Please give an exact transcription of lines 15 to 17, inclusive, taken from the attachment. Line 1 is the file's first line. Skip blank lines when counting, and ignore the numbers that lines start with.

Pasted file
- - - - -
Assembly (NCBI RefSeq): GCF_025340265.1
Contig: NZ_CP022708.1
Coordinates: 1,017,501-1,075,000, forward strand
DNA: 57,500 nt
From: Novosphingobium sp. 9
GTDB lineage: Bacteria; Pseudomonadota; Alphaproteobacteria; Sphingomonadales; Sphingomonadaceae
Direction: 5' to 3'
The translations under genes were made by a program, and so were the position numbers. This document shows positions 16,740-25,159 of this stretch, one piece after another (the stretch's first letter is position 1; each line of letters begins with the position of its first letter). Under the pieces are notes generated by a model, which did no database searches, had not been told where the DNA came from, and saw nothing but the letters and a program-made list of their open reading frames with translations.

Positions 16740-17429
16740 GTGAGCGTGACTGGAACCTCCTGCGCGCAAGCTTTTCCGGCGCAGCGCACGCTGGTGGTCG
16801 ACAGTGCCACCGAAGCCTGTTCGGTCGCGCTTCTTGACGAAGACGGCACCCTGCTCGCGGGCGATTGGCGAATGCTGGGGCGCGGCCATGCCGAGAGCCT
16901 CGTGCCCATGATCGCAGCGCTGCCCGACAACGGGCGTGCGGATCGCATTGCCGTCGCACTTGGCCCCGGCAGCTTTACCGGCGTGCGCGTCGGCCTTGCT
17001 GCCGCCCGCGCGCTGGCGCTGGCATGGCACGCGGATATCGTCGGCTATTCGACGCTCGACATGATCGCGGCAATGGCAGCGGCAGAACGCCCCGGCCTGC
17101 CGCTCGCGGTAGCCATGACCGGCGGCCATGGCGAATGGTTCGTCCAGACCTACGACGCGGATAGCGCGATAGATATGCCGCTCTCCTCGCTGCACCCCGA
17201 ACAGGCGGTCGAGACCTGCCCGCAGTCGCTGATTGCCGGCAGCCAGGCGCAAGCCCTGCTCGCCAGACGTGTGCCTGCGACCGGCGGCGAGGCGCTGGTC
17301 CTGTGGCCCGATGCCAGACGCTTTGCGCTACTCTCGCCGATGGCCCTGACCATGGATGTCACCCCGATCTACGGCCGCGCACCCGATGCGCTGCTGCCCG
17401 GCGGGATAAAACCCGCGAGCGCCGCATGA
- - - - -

17201 ACAGGCGGTCGAGACCTGCCCGCAGTCGCTGATTGCCGGCAGCCAGGCGCAAGCCCTGCTCGCCAGACGTGTGCCTGCGACCGGCGGCGAGGCGCTGGTC
17301 CTGTGGCCCGATGCCAGACGCTTTGCGCTACTCTCGCCGATGGCCCTGACCATGGATGTCACCCCGATCTACGGCCGCGCACCCGATGCGCTGCTGCCCG
17401 GCGGGATAAAACCCGCGAGCGCCGCATGA